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Appalachian food study examines food in the region

Those wanting cook traditional Appalachian recipes will soon be able to find what they’re looking for by just opening up a book.

Emma Zgonc, an honors tutorial junior studying sociology, is conducting a study that collects data on traditional Appalachian culture and food. The untold stories and recipes from the region will be compiled into a published story and recipe book. 

Appalachia is a cultural region in the United States made of 420 counties across 13 states. 32 of Ohio’s counties are considered Appalachian – including Athens. 

For Zgonc, it’s her way of giving back to the region. 

“(The idea came from) going to school (at Ohio University and) getting to know the community,” Zgonc said.

Zgonc also has a personal relationship with Appalachian food. Some of her family is from the region. When she thinks of Appalachian food, she thinks of biscuits and gravy, but she realizes not everyone else does. 

“Appalachia is a really large region,” Zgonc said. “It goes from Georgia to Ohio, so it depends on where you are.”

Though Appalachian food has some of its roots in Scott-Irish immigrants who came to the region, Zgonc explained that a lot of Appalachian cooking is rooted in the natural landscape. 

“(It’s) a mixture of a lot,” Zgonc said. “(It’s) very based off what was around, off the land (and) what they could grow. Local foods are very important for people. They can use what's available.”

Linda Lindsey, a state licensed massage therapist from Hocking Hills, described Appalachian food as “Hearty food for hearty people.”

Food in Lindsey’s family has been a major tradition for generations. Her grandparents influenced a lot of her cooking, she explained.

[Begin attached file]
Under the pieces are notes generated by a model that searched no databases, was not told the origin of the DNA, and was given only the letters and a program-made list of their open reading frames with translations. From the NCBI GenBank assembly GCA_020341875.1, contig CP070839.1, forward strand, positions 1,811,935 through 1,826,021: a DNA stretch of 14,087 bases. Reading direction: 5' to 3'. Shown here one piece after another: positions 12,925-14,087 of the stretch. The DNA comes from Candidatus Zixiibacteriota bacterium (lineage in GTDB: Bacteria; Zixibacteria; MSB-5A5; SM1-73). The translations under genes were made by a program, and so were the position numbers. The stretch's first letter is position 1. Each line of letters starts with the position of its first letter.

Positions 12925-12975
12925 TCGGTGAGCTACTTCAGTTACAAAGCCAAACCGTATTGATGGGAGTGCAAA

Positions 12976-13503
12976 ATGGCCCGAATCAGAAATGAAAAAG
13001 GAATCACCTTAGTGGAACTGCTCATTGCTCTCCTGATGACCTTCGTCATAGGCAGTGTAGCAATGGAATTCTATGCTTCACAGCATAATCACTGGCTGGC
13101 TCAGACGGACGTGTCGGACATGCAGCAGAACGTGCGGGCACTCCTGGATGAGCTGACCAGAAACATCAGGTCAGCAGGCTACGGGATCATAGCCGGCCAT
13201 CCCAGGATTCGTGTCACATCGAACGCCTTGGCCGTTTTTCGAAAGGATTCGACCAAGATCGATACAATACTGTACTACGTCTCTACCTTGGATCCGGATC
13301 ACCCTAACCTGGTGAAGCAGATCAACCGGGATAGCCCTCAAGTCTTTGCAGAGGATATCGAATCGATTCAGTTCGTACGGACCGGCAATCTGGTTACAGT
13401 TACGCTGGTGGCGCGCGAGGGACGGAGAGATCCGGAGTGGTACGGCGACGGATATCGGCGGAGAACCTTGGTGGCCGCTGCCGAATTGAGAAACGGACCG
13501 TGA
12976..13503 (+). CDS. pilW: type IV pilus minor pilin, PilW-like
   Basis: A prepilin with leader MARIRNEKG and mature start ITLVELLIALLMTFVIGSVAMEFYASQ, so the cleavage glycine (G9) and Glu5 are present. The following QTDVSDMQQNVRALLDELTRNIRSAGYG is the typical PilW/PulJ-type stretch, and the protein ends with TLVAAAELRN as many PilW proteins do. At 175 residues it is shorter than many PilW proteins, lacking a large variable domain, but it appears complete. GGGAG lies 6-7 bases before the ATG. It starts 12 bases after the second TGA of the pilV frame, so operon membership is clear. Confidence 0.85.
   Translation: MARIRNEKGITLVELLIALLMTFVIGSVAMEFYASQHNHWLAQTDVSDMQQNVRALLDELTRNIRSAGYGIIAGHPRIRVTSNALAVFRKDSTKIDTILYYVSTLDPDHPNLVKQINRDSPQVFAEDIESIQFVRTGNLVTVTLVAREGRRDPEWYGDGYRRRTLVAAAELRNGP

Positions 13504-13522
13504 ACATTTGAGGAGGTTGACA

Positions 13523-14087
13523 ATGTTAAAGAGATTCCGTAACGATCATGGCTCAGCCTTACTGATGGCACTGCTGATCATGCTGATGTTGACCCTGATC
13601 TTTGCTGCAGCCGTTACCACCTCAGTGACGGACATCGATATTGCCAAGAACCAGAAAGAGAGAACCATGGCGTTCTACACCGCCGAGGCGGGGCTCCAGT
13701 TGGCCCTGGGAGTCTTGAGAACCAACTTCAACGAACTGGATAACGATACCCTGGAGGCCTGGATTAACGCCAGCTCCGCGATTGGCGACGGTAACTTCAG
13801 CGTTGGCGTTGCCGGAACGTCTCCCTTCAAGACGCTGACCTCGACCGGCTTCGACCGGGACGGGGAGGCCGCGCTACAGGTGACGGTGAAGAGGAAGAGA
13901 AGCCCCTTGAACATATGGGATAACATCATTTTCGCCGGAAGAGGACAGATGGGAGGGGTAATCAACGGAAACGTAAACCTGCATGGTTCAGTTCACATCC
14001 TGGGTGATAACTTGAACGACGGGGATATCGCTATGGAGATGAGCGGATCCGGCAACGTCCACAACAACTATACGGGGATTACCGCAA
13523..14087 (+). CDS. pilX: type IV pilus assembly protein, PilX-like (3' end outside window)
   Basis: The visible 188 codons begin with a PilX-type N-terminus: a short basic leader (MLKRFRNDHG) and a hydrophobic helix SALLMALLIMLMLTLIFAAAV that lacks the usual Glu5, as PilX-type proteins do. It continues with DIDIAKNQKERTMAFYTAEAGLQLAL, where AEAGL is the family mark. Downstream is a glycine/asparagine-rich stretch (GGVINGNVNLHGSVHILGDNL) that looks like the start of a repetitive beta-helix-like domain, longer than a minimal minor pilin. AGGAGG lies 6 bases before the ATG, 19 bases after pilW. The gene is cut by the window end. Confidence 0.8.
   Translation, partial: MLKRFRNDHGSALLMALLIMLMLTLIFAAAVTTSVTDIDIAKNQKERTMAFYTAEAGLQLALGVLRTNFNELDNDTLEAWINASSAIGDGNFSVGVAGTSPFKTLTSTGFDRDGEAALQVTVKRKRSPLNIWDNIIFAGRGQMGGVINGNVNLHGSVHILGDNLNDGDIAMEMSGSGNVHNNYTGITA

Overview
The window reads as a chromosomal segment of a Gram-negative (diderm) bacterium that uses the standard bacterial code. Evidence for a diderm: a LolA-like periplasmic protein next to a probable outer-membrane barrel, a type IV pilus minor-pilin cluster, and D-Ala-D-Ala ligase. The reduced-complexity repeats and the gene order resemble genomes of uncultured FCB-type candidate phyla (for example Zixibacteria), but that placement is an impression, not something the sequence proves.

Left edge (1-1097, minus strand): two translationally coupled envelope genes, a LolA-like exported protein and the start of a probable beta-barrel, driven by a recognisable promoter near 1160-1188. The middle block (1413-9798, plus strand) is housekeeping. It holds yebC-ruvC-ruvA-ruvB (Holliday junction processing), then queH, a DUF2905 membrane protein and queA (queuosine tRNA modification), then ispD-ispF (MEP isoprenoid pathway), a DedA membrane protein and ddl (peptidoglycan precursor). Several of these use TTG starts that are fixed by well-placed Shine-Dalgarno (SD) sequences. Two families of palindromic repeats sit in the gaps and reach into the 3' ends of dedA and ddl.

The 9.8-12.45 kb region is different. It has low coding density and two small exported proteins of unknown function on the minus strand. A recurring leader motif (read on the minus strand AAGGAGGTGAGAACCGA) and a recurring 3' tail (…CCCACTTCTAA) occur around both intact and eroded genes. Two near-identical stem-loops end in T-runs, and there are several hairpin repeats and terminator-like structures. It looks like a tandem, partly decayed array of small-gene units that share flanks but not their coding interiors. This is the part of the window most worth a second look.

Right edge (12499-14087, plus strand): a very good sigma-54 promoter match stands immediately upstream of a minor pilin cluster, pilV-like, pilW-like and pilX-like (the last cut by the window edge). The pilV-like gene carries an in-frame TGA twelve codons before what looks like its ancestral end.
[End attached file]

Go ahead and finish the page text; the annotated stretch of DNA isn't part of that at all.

“One of the recipes that I remember most...was green fried tomatoes,” Lindsey said in an email. “They were my grandpa's favorite summertime snack.”

Lindsey, a hopeful participant in Zgonc’s study, noted several other recipes, like navy beans and dumplings. She also mentioned black magic cake, a food cake which uses coffee or espresso in place of water, a Sunday dessert often enjoyed after church. 

For Lindsey, cooking traditional food is her way of honoring her passed grandparents.

“(Since) our family misses them, we eat these recipes to remember them and because we like them,” Lindsey said in an email. “I am now teaching them to my son and I hope to make that impression as well. I have my own recipes that I use and are famous in the family for.”

Zgonc also pitched this study to showcase Appalachia in a positive light. Many believe the region is famously stereotyped for being impoverished. Press attention following Joe Burrow’s famous Heisman speech has thrusted food in Appalachia into the spotlight. 

The Southeast Ohio Foodbank & Kitchen in Logan is promoting Zgonc’s study on its social media. The foodbank serves all of Southeast Ohio, David Keller, development coordinator of Sutheast Ohio Foodbank & Kitchen, said. 

“In a given year, (we serve) 22,000 unique individuals and five million pounds of food,” Keller said. “(We) offer a lot of different programs empowering local organizations to fight hunger in their community.”

The foodbank saw Zgonc’s study as a perfect opportunity to communicate with the people it serves. 

“It sounds like a really cool project (that) facilitates action that helps us understand people's access to food and what food means to them,” Keller said. 

The foodbank strives to meet the needs of people in Appalachia, Keller explained. It’s important for the foodbank to provide both shelf-stable foods, as well as fresh ingredients.

“It’s a mix of shelf-stable items, refrigerated items, fresh produce,” Keller said.  

If you are interested in participating in this study or would like more information, please contact the researcher below to check eligibility or schedule an interview time. To participate, you must be 18 years or older, currently live in the Appalachian region, have a personal recipe you are willing to share, and have lived in the Appalachian region for at least 15 years.

Ohio University Researcher: Emma Zgonc

Contact Information: or 770-557-7103

IRB number: 19-X-191


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